Can’t score tries, can’t kick for toffee: We’re doomed


Can’t score tries, can’t kick for toffee: We’re doomed

Sounds harsh, but going by the form of SA Super Rugby teams, the Springboks will be no better than average


The Crusaders might be considering a name change, but that’s about the only thing that will alter at the franchise as they continue to make Super Rugby history by marching inexorably towards a 10th title.
They are running away with it and the next best team from New Zealand is well ahead of the rest. That’s not an unusual scenario in pretty much any season for the last decade in the southern hemisphere’s premier competition.
World Cup years, though, are picked apart and put under the microscope for signs of Kiwi weaknesses, or indications of strength from the other participating nations. And on the evidence of this year, there are hardly any chinks in the Kiwi armour four months out from Rugby World Cup 2019.
After round 10 of the competition the Crusaders are top of the pile with 39 log points and the Hurricanes in second with 32. So if the All Blacks are well set, how do the Springboks look based on Super Rugby form in 2019? The short answer is: not good.
The Sharks, who play the Crusaders in Christchurch on Friday, are third on the Super Rugby standings with 26 points. By the end of the weekend they are unlikely to have moved off 26 points and will have dropped a few places.
The Bulls have 24 points, the Stormers 23 and the Lions 22. More tellingly, the Sharks have lost five and won five. The Bulls, with one fewer game, have lost four and won five. The Stormers are five and five after 10 games, as are the Lions. Basically SA teams are winning 50% of their matches across the board.
There have been eight local derbies so naturally the win/loss ratio is not a flawless determination. Against each other SA teams are all blood and thunder and matches are as unpredictable as they are limited. But the SA conference underlines the mediocrity of the competition within the competition.
So how about SA teams’ form versus non-SA teams this year? A collective 12 wins in 23 matches indicates that when it comes to mediocrity, SA’s Super Rugby franchises are, well, excelling.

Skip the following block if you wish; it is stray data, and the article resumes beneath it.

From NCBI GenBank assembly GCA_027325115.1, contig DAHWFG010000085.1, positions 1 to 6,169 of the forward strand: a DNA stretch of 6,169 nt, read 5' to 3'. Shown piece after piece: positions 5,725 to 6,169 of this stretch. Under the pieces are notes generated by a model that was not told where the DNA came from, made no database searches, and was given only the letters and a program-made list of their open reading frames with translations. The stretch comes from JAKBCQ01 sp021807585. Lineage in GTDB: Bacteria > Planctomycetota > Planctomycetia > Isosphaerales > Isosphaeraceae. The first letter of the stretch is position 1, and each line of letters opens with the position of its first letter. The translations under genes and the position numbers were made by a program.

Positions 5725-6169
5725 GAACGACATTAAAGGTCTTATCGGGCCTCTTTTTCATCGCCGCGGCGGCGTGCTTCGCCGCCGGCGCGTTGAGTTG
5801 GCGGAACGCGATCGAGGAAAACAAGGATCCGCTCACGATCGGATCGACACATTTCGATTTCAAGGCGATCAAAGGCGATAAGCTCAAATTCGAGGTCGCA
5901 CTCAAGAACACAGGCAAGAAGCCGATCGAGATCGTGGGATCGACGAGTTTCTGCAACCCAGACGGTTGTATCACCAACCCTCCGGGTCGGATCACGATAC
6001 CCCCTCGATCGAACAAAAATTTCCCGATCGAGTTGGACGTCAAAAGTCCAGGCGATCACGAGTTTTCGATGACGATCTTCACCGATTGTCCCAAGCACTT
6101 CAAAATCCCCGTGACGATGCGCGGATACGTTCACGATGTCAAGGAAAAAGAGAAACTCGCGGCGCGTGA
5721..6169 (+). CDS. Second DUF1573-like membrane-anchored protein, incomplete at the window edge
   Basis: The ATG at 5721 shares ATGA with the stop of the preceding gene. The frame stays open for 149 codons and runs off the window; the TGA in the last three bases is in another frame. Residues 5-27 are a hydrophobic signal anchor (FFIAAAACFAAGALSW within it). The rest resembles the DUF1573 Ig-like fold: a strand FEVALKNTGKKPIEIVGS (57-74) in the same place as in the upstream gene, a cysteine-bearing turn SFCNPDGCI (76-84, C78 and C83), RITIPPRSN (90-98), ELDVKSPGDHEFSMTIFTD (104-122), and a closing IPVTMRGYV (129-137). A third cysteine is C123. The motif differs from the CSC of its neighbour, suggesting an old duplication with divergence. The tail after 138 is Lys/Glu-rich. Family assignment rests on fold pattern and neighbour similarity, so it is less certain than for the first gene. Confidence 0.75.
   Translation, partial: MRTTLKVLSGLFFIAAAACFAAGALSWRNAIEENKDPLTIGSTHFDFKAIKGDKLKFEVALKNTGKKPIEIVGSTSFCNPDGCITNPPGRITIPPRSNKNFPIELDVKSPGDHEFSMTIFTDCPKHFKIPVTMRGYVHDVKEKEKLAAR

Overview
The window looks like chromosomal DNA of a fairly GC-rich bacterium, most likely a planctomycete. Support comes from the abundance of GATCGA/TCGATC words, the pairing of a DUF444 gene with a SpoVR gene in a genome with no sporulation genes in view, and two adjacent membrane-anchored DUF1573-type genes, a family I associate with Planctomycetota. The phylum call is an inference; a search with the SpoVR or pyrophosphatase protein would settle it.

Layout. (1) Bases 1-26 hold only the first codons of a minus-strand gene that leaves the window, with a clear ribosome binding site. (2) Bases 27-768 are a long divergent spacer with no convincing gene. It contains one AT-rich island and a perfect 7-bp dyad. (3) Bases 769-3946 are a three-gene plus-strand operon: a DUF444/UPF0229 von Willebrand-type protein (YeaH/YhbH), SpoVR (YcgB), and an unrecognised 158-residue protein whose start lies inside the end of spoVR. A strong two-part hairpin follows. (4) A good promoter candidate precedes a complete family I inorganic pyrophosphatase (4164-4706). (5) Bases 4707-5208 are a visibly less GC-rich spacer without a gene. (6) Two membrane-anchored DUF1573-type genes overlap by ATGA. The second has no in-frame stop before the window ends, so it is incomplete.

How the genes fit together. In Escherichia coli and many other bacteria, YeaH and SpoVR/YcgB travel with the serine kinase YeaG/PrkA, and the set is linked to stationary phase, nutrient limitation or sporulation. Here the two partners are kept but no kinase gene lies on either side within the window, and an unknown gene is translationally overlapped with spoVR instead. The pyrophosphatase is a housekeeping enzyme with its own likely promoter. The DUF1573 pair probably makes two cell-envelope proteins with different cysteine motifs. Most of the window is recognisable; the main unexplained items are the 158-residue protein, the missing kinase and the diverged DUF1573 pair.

It’s not just results – it’s also about skills and game intelligence. Across the board SA teams are being out-thought by NZ sides in particular. The most basic measurement of skill and execution is the ability to score tries and every NZ side, barring the perennially struggling Blues, have scored more tries than any SA team.SA teams are also still kicking inaccurately. They are not necessarily kicking too much, because astute use of the boot is a valuable commodity, but they are often kicking without purpose.The Crusaders in 2019 have kicked the least, showing the value of ball in hand with 45 tries this season, but that is slightly unusual because the nine-time champions have never been afraid to kick the ball. In 2018 the Crusaders registered the second most kicks from hand and the Hurricanes the most. The Crusaders won the tournament at a canter and the Hurricanes were second.They are both great examples of the best multidimensional teams in the southern hemisphere and perhaps the world. The ability to adapt their play with the same squad and coaches underlines the high level of skill and rugby intelligence they, and NZ rugby players in general, possess.SA teams are either viewed as forward dominated, kicking teams (Bulls and Sharks), or running teams (Lions and Stormers) but never both. The Crusaders, Hurricanes and Highlanders are adaptable and skilled enough to execute when they are challenged to play in different ways.
It is not a coincidence that the All Blacks have dominated the Test arena for nearly a decade at the same time as their franchises have dominated Super Rugby with six wins in the last nine years. It’s also no coincidence that the Boks’ best post-isolation years were between 2007-10 when the Bulls won Super Rugby three times and the Sharks and Stormers were finalists.
Super Rugby success doesn’t necessarily translate to Test dominance, but it’s as close to a guarantee as you can get. And SA’s Super Rugby teams are too mired in mediocrity to expect anything other than average performances from the Springboks in the coming months.

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